Thu, Mar 25, 2010 - Page 3 News List

DPP seeking cross-party probe on impact of ECFA

By Vincent Y. Chao  /  STAFF REPORTER

The Democratic Progressive Party (DPP) urged lawmakers across party lines to deliver an open and independent investigative report on the impact of the proposed economic cooperation framework agreement (ECFA) with China.

Party officials said yesterday the report was essential to increase public understanding of the controversial trade pact, adding that government agencies should wait until after the report is completed before conducting further negotiations.

“Even while the government is pushing ahead with an ECFA, polls show that many people still don’t understand it,” DPP Chairperson Tsai Ing-wen (蔡英文) said. “The government is still unable to produce a comprehensive report on its economic, sociological and political impact.”

The opposition has criticized government agencies for their “secrecy on the matter” and said that a two-page report on the agreement delivered by the government to legislators last Wednesday was insufficient.

“Any nation that engages in international trade agreements must have an independent review passed by an independent body, such as the legislature. To do otherwise would be irresponsible,” DPP Spokesman Tsai Chi-chang (蔡其昌) said.

The comments came on the heels of an opinion poll released on Monday that showed that about 67 percent of respondents were unclear about the contents of an ECFA.

“We want the legislature to create a fair and unbiased report that details [the agreement’s] impact [and] addresses public concerns,” Tsai Ing-wen said.

If passed, the report would be the second such legislative probe following the investigation into the election-eve shooting of former president Chen Shui-bian (陳水扁) and former vice president Annette Lu (呂秀蓮) in 2004.

DPP lawmakers and party officials said it would be “undemocratic” if an ECFA were passed without public approval through a referendum or legislative review.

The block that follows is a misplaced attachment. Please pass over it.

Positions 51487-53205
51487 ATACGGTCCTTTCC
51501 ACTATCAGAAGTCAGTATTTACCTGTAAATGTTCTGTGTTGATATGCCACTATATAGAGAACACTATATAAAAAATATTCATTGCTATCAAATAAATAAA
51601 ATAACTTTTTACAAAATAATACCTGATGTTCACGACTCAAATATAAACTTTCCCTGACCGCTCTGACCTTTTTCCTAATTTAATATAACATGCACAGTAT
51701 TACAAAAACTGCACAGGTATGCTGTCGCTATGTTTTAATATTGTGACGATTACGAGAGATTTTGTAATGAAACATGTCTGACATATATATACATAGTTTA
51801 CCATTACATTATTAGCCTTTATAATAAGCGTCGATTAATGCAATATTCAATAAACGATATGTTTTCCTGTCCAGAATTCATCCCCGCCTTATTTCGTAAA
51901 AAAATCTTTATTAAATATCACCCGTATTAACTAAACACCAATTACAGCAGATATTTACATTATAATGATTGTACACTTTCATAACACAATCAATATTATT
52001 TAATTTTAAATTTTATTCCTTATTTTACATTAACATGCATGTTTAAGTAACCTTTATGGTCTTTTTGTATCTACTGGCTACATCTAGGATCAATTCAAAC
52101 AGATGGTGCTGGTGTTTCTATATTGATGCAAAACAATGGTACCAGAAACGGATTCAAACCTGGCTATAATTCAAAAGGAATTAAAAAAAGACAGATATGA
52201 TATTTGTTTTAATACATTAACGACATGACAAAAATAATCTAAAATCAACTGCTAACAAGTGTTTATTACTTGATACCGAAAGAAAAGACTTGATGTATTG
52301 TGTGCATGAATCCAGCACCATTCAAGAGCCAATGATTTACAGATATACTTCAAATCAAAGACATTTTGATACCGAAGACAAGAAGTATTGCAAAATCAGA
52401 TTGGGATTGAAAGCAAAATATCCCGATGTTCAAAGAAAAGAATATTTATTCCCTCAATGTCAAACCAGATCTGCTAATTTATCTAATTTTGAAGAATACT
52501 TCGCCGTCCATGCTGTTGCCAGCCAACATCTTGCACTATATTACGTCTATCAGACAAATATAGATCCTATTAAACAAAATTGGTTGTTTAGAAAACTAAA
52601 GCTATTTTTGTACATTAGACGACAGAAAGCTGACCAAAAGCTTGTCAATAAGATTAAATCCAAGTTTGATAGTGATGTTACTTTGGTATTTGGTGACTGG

“The trade pact should not automatically become valid after being [signed by the government]. It should come into force only after it is approved by the legislature and the public via a referendum,” Tsai Chi-chang said. “Only with full public monitoring can we ensure that an ECFA is not focused solely on benefiting a few people and selling out Taiwan’s interests.”

DPP officials said the party would create an “ECFA response team” led by DPP Legislator and Central Executive Committee member Chen Ming-wen (陳明文) to monitor progress on the agreement.

One of the first issues to be discussed by the team is a suggestion in a blog post on the Chinese-language Neo Formosa Weekly Web site by Chen Shui-bian that the DPP launch a million-strong rally against an ECFA on May 20, the second anniversary of President Ma Ying-jeou’s (馬英九) inauguration.

The government aims to complete talks on an ECFA during the next series of cross-strait negotiations scheduled to take place before June.

Chinese Nationalist Party (KMT) caucus chief deputy secretary-­general Lin Tsang-min (林滄敏) called the DPP’s requests “unreasonable.”

“We have held public hearings and government briefings [on an ECFA] at the request of the DPP, but the DPP never participated in the meetings,” Lin told the Taipei Times.

Lin said Tsai Ing-wen should first hold a debate with the president on an ECFA and if the public still didn’t understand it, then the legislature could conduct its own research.

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